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Legislative Assembly for the ACT: 2003 Week 6 Hansard (18 June) . . Page.. 2061 ..



There is also an assertion that a significant proportion of ISS funds have gone to what are described as high-fee non-government schools. Mr Speaker, ISS funds are allocated on the basis of applications made by individual schools. If high-fee non-government schools have utilised a large proportion of ISS funds, then that is because explicit decisions by the department have been made to this effect.

Mr Speaker, I am not aware of the complete history of the use of ISS funds, but it may very well be that, when ISS funds were first made available, these and schools in the Catholic education system were the only applicants for these funds. We should remember that many of the medium and low-fee schools have been established only in the last 20 years or so, the time in which the ISS was mainly drawn upon. Mr Speaker, I would point out that the Connors report statistical picture asserting that funds mainly go to high-fee schools is severely distorted. It falsely illustrates the projection of allocations over the out years. Why did this happen?

Mr Speaker, there is another aspect of the ISS that I would like to emphasise, and that is the direct impact on the building industry. The ISS supports a range of school building projects. While one school may be between projects, another will be starting a project. This flow of work is important for builders and members of other industries, such as architects and the suppliers of goods and services. The cessation of the ISS is likely to result in a reduction of some order in the flow of work into the local building industry. In fact, it could be argued that the relatively small volume of new ISS funds that becomes available each year translates into a significant positive impact on the local building industry.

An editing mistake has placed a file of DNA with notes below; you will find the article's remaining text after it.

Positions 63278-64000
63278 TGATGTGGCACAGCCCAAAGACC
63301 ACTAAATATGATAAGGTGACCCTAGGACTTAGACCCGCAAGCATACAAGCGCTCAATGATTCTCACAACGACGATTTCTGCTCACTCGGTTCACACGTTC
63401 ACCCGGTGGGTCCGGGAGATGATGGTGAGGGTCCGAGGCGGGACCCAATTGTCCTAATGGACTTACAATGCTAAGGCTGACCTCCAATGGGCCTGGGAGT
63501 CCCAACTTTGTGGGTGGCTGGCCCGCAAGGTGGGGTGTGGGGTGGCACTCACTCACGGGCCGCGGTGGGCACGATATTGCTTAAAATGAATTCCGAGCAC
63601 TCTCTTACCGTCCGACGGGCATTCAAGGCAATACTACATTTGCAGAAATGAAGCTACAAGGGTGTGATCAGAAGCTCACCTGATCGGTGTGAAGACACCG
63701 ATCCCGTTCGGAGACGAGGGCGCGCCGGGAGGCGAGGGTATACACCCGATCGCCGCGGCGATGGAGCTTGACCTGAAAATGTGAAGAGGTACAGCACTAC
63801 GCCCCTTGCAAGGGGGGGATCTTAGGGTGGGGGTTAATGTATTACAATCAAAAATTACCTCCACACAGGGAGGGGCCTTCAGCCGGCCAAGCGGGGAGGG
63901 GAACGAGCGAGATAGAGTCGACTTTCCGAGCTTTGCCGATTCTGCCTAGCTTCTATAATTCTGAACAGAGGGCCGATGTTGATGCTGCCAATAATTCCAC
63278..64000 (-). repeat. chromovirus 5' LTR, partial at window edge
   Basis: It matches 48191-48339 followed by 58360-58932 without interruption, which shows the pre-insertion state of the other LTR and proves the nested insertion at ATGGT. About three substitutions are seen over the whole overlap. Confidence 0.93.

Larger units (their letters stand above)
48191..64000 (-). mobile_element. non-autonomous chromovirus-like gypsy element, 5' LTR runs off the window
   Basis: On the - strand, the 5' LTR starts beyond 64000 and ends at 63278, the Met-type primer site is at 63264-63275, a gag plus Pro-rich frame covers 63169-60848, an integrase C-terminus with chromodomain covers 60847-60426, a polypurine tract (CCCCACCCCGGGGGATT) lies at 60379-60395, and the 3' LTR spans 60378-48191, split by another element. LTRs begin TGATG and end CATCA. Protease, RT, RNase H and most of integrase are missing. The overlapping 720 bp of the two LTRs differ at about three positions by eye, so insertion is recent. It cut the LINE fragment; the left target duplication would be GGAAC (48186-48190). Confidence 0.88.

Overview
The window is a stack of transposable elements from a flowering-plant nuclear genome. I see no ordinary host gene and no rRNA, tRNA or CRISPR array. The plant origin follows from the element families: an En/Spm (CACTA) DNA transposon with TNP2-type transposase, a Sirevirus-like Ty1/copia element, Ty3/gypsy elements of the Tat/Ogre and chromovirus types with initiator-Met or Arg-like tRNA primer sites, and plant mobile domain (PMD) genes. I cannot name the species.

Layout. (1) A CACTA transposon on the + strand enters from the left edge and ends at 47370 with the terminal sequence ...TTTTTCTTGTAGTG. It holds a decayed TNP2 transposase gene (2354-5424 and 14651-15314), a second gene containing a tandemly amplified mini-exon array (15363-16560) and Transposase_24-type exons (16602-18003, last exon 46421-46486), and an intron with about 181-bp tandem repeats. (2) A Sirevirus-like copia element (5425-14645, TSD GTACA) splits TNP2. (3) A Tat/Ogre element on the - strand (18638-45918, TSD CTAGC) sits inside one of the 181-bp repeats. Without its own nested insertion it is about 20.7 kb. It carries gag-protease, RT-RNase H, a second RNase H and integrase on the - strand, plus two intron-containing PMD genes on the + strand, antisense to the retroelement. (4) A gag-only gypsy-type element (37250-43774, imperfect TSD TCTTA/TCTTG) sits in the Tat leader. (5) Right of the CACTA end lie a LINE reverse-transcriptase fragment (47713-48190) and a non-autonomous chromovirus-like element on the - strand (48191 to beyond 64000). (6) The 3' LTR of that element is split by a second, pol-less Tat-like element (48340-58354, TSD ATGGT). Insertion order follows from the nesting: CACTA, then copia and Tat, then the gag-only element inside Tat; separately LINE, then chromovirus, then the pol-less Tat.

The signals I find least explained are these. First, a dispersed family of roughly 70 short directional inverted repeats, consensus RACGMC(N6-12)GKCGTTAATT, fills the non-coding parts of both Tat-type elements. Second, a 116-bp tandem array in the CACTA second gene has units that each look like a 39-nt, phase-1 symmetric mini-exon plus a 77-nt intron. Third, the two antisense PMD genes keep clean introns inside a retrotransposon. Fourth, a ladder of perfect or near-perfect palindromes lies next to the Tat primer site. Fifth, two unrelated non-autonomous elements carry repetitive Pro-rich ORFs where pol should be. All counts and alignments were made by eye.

Mr Speaker, it concerns me that the government has chosen to ignore the benefit that this scheme provides to non-government schooling in the ACT and has instead decided to take the Connors ideological and emotive response and therefore abolish it altogether. If the government is concerned about government schools competing for enrolments, then it should be looking at strategies to further improve prospects for government schools. We have not seen a single substantive initiative from this government that would examine why the drift away from government schools is occurring, particularly at year 7.

Although we welcome some of the new initiatives for government schools, we have only seen belated tinkerings around the edges. A precious 15 months to review and undertake some key reforms in government schools has been wasted, paralysis and inaction while Connors barked up the wrong tree.

Mr Speaker, the government should be encouraging the success of all schools in the ACT, regardless of the sector to which they belong. The ACT government continues to fail to acknowledge the huge savings it makes because parents of 40 per cent of children choose to send them to non-government schools.

Mr Cornwell

: How many was that?


: 40 per cent.

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